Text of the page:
Tuesday, June 16, 2015

Hearing to reverse $3.5-million default judgment in Jessica Medeiros Garrison case is set for Thursday

A hearing to reverse a $3.5-million default judgment against me in the Jessica Medeiros Garrison defamation case is set to be heard at 10 a.m. on Thursday (June 18) in Room 600 of the Jefferson County Courthouse. Judge Don Blankenship has postponed the hearing twice, on his own motion, but it looks like the hearing actually will take place this time.

Our guess is that Blankenship will hear oral argument and issue a ruling at a later date. But it should not be a complicated matter to decide.

Attorney Davy Hay, of Prattville, has filed a Motion to Vacate Default Judgment on my behalf, and he lays out multiple grounds for reversal. (You can view the motion at the end of this post.) Perhaps most importantly, default judgments have long been disfavored under Alabama law "because such judgments preclude a trial on the merits." Oliver v. Sawyer, 359 So. 2d 368 (Ala., 1978).

Bill Baxley, attorney for Garrison, has filed no written response to our motion, so it will be interesting to see what argument he makes directly to the court. If his client has a solid case for defamation, you might expect her to welcome a trial on the merits.

Despite whatever arguments Baxley comes up with, the facts and law already point to the default judgment being void, based on a case styled Abernathy v. Green Tree Servicing, (Ala. Civ. App., 2010). Abernathy focuses on the notice required for parties seeking default judgments. From the ruling:
Abernathy contends, among other things, that Green Tree did not provide her with appropriate notice of its November 12, 2009, application for a default judgment and that, as a result, the trial court erred when it entered the November 13, 2009, default judgment. Specifically, she argues that Rule 55(b)(2), Ala. R. Civ. P., required that her attorney be given three days' written notice before the entry of the November 13, 2009, default judgment and that the failure to provide such notice constitutes reversible error. We agree.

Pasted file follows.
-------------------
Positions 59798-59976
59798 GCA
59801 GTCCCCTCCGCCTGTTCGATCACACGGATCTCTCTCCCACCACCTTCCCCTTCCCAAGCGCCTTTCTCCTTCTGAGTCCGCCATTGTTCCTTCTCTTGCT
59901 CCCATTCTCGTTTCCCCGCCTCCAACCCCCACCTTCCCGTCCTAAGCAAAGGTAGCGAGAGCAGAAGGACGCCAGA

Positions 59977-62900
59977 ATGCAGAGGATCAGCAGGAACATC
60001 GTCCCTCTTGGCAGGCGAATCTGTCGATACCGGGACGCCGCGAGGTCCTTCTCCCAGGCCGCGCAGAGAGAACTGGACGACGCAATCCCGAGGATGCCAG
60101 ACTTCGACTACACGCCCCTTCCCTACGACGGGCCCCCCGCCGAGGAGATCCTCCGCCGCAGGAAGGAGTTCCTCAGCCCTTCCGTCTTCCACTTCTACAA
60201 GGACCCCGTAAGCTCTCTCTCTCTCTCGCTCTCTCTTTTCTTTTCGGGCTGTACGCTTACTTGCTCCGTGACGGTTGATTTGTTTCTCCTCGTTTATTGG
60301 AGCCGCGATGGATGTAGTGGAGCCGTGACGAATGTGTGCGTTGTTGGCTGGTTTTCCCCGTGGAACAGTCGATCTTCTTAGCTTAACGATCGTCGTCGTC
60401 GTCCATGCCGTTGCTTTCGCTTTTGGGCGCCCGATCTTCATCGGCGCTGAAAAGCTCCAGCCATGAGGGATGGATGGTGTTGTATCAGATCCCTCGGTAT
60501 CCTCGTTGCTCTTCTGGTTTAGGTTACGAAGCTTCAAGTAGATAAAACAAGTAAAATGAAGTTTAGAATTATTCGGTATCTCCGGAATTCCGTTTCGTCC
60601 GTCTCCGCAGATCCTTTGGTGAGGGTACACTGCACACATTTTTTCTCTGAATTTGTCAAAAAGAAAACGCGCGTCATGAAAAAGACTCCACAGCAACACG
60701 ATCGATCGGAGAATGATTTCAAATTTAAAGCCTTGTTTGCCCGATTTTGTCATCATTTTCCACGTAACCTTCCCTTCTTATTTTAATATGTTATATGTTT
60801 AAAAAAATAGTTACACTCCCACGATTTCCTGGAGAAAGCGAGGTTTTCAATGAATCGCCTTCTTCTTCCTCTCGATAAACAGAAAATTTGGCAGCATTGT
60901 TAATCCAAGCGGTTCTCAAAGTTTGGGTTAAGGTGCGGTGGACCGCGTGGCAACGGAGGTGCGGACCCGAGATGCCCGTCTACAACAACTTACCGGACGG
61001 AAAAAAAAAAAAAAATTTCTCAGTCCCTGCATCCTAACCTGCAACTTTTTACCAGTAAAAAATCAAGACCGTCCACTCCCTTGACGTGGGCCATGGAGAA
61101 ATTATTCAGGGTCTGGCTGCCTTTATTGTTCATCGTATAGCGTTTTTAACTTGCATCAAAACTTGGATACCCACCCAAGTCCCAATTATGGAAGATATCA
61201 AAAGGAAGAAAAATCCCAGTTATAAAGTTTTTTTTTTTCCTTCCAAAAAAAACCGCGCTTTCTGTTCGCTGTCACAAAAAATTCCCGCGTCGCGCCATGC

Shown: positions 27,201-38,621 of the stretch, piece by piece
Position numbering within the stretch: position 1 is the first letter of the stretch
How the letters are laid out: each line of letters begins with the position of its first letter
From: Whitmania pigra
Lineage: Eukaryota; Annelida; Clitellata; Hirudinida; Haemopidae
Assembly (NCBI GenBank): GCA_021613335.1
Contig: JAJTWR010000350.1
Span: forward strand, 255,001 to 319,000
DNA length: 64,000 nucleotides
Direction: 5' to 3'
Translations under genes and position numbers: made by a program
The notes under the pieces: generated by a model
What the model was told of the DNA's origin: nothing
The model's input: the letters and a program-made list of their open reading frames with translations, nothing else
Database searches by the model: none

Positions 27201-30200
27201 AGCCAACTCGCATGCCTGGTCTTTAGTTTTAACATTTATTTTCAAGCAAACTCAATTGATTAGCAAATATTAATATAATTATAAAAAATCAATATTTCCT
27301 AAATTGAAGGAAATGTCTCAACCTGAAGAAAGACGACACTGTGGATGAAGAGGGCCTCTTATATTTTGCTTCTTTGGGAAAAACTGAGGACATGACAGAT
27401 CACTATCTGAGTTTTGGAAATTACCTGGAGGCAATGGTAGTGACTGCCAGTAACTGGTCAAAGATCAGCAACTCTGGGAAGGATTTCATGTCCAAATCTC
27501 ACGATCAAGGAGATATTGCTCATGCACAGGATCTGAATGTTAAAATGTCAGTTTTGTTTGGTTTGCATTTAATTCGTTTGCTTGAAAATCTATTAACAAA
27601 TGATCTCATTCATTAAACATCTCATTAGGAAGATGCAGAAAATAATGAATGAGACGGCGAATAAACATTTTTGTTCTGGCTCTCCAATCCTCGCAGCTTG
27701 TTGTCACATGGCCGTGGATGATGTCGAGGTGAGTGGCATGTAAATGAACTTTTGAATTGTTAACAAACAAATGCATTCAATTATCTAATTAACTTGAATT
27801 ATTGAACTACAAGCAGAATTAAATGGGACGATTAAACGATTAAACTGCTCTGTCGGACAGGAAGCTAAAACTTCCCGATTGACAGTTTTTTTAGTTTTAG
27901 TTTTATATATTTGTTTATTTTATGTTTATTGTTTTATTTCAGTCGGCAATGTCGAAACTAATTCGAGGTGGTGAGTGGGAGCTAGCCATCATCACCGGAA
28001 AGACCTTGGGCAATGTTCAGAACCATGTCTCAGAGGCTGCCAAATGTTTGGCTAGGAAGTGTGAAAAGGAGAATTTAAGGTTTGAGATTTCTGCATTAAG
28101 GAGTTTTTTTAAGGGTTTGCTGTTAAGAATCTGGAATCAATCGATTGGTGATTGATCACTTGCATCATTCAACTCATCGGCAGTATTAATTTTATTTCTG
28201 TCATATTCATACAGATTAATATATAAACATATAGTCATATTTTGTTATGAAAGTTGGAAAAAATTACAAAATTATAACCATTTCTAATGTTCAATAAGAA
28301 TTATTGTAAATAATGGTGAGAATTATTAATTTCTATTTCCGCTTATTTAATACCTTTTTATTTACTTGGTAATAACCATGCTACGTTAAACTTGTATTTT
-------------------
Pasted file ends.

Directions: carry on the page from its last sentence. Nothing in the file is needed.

The court then turns to the language in Rule 55(b)(2):
If the party against whom judgment by default is sought has appeared in the action, the party (or, if appearing by representative, the party's representative) shall be served with written notice of the application for judgment at least three (3) days prior to the hearing on such application.

That indicates the party against whom default is sought must be served and receive actual notice of the application--just putting the document in the U.S. mail and hoping it's received does not appear to be good enough. Evidence shows I never received notice of the Garrison default application, largely because I was unlawfully incarcerated due to the Rob Riley case for five months, and immediately upon release, walked into a foreclosure that forced my wife, Carol, and me to move from our home of almost 25 years. Our address changed during all of that upheaval, and the record indicates Baxley knew it had changed. But he moved forward with the default-judgment process anyway, even though it was clear I never received actual notice, as required by law.

What is the legal fallout from that? The Abernathy case spells it out:

Rule 55(b)(2) relegates the entry of the default judgment to the court in all other cases. This portion of the rule provides for three days notice prior to entry of default judgment, when the defendant has once appeared." (Emphasis added.) The failure to provide the notice of the application for a default judgment as required by Rule 55(b)(2) renders the default judgment "void, and not merely voidable," Bracknell v. S.E. Belcher, Inc., 517 So. 2d 588, 591 (Ala. 1987), and "requires a vacation of the default judgment," Southworth v. University of South Alabama Med. Ctr., 637 So. 2d 896, 898 (Ala. Civ. App. 1994).